donald trump

Watch Arnold Schwarzenegger Denounce Nazis in the Way Trump Has Failed to Do

Former California Governor and movie star Arnold Schwarzenegger has ripped into Trump’s failure to unequivocally condemn white supremacist groups.

“There are not two sides to bigotry, there are not two sides to hatred,” Schwarzenegger says in a video posted to Twitter by California-based ATTN: “If you choose to march with a flag that symbolizes the slaughter of millions of people, there are not two sides.”

The former Terminator then makes the sort of speech he says the U.S. president should have delivered. “The country that defeated Hitler’s army is no place for Nazi flags,” it goes.

Later in the clip, Schwarzenegger describes growing up in Austria shortly after the Second World War. He talks of Nazism as a losing, shameful ideology and of broken men “who came home from the war filled with shrapnel and guilt.”

Watch the video here:



Fox CEO James Murdoch criticizes Trump over response to Charlottesville

James Murdoch, chief executive of Fox News’ parent company, became the latest corporate leader to blast President Trump over his response to the recent racially charged attack in Charlottesville, Va.

“[W]hat we watched this last week in Charlottesville and the reaction to it by the president of the United States concern all of us as Americans and free people,” Murdoch wrote in an email letter to friends. “These events remind us all why vigilance against hate and bigotry is an eternal obligation — a necessary discipline for the preservation of our way of life and our ideals.”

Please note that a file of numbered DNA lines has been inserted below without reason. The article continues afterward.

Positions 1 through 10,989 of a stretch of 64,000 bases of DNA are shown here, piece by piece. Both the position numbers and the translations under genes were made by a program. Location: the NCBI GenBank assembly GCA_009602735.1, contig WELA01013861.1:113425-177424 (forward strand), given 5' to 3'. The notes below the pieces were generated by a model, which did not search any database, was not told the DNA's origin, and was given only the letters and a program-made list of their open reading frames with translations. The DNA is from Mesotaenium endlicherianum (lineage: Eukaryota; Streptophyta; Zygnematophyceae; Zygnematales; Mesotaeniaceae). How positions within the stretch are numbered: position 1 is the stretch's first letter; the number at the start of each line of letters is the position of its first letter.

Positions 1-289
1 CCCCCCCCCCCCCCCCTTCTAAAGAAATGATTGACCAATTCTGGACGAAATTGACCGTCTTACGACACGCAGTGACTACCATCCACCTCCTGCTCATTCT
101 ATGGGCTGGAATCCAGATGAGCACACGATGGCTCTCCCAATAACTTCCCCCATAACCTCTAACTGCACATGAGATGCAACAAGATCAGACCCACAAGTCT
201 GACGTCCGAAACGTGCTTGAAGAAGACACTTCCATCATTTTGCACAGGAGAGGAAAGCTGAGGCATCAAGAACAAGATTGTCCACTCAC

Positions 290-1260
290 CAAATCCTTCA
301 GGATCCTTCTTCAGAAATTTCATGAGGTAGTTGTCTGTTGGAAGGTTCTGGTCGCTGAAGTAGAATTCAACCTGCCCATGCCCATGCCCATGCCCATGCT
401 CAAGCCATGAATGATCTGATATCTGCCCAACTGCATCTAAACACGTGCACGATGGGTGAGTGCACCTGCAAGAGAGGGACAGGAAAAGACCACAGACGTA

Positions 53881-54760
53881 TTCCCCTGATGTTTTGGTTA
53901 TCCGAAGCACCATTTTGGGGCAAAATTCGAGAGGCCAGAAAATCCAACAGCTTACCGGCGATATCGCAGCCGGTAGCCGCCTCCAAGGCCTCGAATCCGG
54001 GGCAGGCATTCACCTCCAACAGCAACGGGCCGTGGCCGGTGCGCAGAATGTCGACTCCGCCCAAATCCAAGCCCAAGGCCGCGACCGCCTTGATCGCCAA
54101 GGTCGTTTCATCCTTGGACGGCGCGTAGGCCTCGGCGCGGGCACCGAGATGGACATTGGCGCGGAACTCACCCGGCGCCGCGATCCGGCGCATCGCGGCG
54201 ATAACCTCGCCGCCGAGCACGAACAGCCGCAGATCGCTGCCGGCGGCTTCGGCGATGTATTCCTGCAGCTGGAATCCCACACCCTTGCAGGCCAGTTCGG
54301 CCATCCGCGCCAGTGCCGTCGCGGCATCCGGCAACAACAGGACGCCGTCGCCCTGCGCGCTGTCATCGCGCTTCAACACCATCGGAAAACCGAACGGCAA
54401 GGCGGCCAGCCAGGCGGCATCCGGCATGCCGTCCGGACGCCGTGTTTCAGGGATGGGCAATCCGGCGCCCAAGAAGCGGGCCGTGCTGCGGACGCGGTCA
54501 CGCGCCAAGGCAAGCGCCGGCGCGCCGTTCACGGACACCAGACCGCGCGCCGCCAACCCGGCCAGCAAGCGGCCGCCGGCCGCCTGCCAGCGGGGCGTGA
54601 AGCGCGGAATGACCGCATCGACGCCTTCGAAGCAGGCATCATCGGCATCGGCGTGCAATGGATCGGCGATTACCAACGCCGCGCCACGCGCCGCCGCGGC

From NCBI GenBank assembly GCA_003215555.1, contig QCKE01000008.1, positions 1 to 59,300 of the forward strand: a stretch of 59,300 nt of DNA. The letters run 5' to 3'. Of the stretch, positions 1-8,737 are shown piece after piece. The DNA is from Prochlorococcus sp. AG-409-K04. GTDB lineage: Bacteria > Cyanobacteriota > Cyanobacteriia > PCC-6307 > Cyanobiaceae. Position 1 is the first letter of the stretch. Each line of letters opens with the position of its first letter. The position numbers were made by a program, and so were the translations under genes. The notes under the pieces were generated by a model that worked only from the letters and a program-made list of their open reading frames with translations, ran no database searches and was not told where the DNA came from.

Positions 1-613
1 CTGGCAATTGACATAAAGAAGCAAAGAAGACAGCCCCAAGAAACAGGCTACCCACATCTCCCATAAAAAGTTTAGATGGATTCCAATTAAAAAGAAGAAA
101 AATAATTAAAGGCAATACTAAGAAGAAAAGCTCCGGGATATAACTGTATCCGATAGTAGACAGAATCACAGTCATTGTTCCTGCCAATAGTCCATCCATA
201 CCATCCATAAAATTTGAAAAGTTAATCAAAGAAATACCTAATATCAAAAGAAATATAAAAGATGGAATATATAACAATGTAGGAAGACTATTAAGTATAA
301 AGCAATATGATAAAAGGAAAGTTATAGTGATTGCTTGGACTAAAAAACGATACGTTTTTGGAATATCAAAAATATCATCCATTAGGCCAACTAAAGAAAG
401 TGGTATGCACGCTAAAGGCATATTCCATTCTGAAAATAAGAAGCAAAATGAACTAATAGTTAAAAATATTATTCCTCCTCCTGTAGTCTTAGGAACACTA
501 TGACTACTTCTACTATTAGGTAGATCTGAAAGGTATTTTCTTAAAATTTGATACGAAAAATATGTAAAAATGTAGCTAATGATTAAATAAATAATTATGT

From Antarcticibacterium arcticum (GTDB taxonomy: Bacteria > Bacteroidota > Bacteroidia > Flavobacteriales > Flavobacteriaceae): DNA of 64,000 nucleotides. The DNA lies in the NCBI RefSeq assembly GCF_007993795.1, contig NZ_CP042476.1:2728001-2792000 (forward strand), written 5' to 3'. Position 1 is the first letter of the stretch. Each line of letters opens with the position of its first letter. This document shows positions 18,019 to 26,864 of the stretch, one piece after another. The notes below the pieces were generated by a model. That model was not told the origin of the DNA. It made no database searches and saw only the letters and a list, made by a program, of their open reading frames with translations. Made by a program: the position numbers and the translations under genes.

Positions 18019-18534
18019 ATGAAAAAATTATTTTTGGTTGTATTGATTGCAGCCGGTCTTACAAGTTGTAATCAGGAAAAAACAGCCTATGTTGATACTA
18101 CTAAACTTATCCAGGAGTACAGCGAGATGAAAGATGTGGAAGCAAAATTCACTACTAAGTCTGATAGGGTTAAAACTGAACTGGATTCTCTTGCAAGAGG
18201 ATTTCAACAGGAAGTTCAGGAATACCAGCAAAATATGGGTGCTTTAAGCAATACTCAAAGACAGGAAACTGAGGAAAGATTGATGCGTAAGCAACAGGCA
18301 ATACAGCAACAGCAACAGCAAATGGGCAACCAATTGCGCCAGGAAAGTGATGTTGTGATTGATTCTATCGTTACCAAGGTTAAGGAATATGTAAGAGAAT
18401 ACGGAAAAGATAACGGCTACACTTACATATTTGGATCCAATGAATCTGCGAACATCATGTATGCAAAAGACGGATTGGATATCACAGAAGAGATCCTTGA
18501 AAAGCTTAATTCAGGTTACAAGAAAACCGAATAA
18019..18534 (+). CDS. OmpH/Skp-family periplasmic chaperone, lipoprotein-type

Murdoch’s letter was noteworthy because of his company’s ownership of the conservative Fox News Channel, which is one of Trump’s favorite news sources. Fox News has been a staunch defender of Trump’s presidency. In addition, Rupert Murdoch, James Murdoch’s 86-year-old father and the company’s founder, has become an informal advisor to the president.

“I can’t even believe I have to write this: standing up to Nazis is essential; there are no good Nazis. Or Klansmen, or terrorists. Democrats, Republicans, and others must all agree on this, and it compromises nothing for them to do so,” Murdoch wrote.

His missive comes in the wake of several other CEOs quitting Trump’s business councils and publicly admonishing him for not taking a tougher stand against extremism.

Trump was widely criticized for blaming “both sides” in the deadly violence that followed a Friday night march in which some white nationalists chanted anti-Jewish statements. Murdoch said that he and his wife, Kathryn, had made a $1-million donation to the Anti-Defamation League.

Resignations from Trump’s business councils began on Monday and snowballed until Trump said he was disbanding the manufacturing and economic advisory councils Wednesday morning. Many of the executives cited their personal beliefs — and not just business reasons — as the impetus for their action.

Kenneth Frazier, the CEO of pharmaceutical giant Merck & Co. and one of corporate America’s leading black executives, was the first to quit on Monday.

“America’s leaders must honor our fundamental values by clearly rejecting expressions of hatred, bigotry and group supremacy, which run counter to the American ideal that all people are created equal,” Frazier said. “As CEO of Merck and as a matter of personal conscience, I feel a responsibility to take a stand against intolerance and extremism.”